Full Text Available The rules of logic are nearly 2500 years old and date back to Plato and Aristotle who set down the three laws of thought: identity, non-contradiction, and excluded middle. The use of language and logic has been adequate for us to develop mathematics, prove theorems, and create scientific knowledge. However, the laws of thought are incomplete. We need to extend our logical system by adding to the very old laws of thought an essential yet poorly understood law. It is a necessary law of thought that resides in our biology even deeper than the other three laws. It is related to the rudiments of how we as living beings, and even nonliving things, respond to influences as stimuli. It helps us discriminate between being ourselves and sensing that there is something else that is not ourselves that even amoebas seem to know. It is the intrinsic ability to sense and distinguish. This fourth law is the law of comparisons. Although it has been missing from our logical deductions it underlies the other three laws of thought because without it we cannot know what is and what is not.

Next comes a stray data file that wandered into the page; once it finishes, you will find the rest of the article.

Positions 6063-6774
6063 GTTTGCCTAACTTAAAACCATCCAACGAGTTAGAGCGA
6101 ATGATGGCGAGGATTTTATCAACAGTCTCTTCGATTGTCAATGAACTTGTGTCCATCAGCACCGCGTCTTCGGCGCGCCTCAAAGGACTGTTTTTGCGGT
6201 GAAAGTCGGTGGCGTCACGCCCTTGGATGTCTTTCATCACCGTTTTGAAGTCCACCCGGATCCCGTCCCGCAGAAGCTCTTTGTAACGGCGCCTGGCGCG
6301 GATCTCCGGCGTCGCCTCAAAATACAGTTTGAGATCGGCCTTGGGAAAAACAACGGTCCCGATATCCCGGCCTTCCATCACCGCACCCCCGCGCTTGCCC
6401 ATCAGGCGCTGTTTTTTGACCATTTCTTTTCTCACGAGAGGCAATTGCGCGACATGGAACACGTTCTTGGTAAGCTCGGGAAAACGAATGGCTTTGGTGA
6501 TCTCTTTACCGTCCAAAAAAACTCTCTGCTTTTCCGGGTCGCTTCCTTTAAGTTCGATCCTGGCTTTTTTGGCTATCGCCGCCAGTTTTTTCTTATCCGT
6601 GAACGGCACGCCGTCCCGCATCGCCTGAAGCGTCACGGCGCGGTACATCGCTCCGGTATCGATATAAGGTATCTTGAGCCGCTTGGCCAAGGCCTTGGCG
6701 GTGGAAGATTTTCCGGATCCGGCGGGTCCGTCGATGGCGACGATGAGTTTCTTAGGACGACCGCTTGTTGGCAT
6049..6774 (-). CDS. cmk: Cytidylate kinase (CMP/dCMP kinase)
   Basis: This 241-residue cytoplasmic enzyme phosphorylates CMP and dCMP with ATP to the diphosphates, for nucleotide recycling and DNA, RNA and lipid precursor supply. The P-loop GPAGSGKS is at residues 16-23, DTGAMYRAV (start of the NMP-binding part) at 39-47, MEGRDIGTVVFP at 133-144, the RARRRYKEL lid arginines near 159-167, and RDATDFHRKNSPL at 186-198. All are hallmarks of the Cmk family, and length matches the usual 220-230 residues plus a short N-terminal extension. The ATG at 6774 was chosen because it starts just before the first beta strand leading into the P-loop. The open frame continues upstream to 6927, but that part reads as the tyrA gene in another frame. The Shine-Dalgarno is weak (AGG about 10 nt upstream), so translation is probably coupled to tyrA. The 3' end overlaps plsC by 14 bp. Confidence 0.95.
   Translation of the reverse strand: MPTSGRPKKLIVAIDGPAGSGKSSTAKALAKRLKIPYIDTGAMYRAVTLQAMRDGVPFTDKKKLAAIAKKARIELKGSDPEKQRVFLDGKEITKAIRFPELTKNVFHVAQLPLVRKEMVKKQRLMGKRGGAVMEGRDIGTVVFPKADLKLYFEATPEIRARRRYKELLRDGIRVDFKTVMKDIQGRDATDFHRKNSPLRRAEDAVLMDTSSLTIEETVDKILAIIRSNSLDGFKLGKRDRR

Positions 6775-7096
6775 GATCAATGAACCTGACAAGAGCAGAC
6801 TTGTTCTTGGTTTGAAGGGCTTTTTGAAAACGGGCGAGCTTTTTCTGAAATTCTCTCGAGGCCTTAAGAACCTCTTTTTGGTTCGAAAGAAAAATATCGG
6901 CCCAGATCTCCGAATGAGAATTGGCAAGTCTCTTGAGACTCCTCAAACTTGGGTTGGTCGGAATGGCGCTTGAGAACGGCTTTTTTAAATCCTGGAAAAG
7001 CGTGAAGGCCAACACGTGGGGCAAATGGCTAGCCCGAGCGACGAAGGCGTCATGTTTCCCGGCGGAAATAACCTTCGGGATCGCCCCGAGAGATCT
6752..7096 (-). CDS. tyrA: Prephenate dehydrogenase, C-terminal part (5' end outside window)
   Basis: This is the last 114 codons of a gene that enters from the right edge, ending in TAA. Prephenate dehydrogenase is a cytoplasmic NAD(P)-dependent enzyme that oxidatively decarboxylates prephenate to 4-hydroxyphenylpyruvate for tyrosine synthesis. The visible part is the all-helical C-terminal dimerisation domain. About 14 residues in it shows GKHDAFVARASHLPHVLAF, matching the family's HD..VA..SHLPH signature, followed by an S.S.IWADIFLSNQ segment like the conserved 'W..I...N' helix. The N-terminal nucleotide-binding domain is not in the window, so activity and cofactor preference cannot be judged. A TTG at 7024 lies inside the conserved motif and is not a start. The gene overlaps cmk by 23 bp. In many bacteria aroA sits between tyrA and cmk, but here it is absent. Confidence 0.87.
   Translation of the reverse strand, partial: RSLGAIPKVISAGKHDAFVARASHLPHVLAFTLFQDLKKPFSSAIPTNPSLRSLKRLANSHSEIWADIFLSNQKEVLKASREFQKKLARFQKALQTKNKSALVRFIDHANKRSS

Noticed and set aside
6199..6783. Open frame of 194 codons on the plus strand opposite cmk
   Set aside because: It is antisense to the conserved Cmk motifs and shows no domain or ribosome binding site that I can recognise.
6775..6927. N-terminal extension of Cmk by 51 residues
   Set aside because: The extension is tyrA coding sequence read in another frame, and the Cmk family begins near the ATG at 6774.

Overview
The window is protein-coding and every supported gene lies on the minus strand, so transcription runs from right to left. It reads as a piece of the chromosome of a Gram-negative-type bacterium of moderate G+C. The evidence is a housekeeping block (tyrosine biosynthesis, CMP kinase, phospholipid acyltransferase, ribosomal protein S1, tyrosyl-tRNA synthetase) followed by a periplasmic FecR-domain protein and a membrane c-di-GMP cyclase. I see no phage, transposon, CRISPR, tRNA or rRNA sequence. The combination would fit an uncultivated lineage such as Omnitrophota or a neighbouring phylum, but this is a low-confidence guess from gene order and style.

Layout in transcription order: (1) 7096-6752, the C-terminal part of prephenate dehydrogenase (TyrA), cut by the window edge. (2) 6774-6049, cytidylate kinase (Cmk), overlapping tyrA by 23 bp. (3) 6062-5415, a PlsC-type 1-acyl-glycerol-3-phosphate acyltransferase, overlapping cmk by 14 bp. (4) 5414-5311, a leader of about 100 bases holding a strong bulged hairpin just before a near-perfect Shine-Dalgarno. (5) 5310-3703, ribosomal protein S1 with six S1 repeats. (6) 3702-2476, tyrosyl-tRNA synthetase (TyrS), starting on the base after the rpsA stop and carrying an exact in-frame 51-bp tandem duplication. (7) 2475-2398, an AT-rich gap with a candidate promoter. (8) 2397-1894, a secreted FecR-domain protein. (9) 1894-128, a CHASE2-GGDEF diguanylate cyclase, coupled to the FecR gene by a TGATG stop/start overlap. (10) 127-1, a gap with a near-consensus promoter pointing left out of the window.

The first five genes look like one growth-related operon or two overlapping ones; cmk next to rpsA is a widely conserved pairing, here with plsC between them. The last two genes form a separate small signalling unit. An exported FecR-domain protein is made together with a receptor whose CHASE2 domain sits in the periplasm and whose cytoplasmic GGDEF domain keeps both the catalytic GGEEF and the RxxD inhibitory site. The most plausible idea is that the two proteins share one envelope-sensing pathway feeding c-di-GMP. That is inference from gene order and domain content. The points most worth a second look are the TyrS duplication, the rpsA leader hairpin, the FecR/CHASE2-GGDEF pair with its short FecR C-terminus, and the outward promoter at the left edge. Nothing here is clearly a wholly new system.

15. Ambivalence over emotional expression, intrusive thoughts, and posttraumatic stress symptoms among Chinese American breast cancer survivors.

    Science.gov (United States)

    Lu, Qian; Yeung, Nelson; Man, Jenny; Gallagher, Matthew W; Chu, Qiao; Deen, Sidra H

    2017-10-01